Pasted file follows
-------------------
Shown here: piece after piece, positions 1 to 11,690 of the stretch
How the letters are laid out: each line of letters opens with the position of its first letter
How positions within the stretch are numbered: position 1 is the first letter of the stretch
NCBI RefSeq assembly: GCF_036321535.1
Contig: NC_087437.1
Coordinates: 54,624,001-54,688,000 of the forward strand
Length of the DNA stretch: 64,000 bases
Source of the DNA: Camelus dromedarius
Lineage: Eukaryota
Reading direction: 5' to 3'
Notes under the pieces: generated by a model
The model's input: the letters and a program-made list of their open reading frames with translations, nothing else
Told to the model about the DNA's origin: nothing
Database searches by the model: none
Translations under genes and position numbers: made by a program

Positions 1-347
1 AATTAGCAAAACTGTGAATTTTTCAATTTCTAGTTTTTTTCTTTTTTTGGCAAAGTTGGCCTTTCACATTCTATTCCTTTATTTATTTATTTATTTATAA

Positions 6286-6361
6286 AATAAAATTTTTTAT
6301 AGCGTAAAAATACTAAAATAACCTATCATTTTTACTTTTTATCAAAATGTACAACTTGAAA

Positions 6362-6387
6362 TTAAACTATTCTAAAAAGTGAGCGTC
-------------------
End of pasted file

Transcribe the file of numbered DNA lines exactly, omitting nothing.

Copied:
Shown here: piece after piece, positions 1 to 11,690 of the stretch
How the letters are laid out: each line of letters opens with the position of its first letter
How positions within the stretch are numbered: position 1 is the first letter of the stretch
NCBI RefSeq assembly: GCF_036321535.1
Contig: NC_087437.1
Coordinates: 54,624,001-54,688,000 of the forward strand
Length of the DNA stretch: 64,000 bases
Source of the DNA: Camelus dromedarius
Lineage: Eukaryota
Reading direction: 5' to 3'
Notes under the pieces: generated by a model
The model's input: the letters and a program-made list of their open reading frames with translations, nothing else
Told to the model about the DNA's origin: nothing
Database searches by the model: none
Translations under genes and position numbers: made by a program

Positions 1-347
1 AATTAGCAAAACTGTGAATTTTTCAATTTCTAGTTTTTTTCTTTTTTTGGCAAAGTTGGCCTTTCACATTCTATTCCTTTATTTATTTATTTATTTATAA

Positions 6286-6361
6286 AATAAAATTTTTTAT
6301 AGCGTAAAAATACTAAAATAACCTATCATTTTTACTTTTTATCAAAATGTACAACTTGAAA

Positions 6362-6387
6362 TTAAACTATTCTAAAAAGTGAGCGTC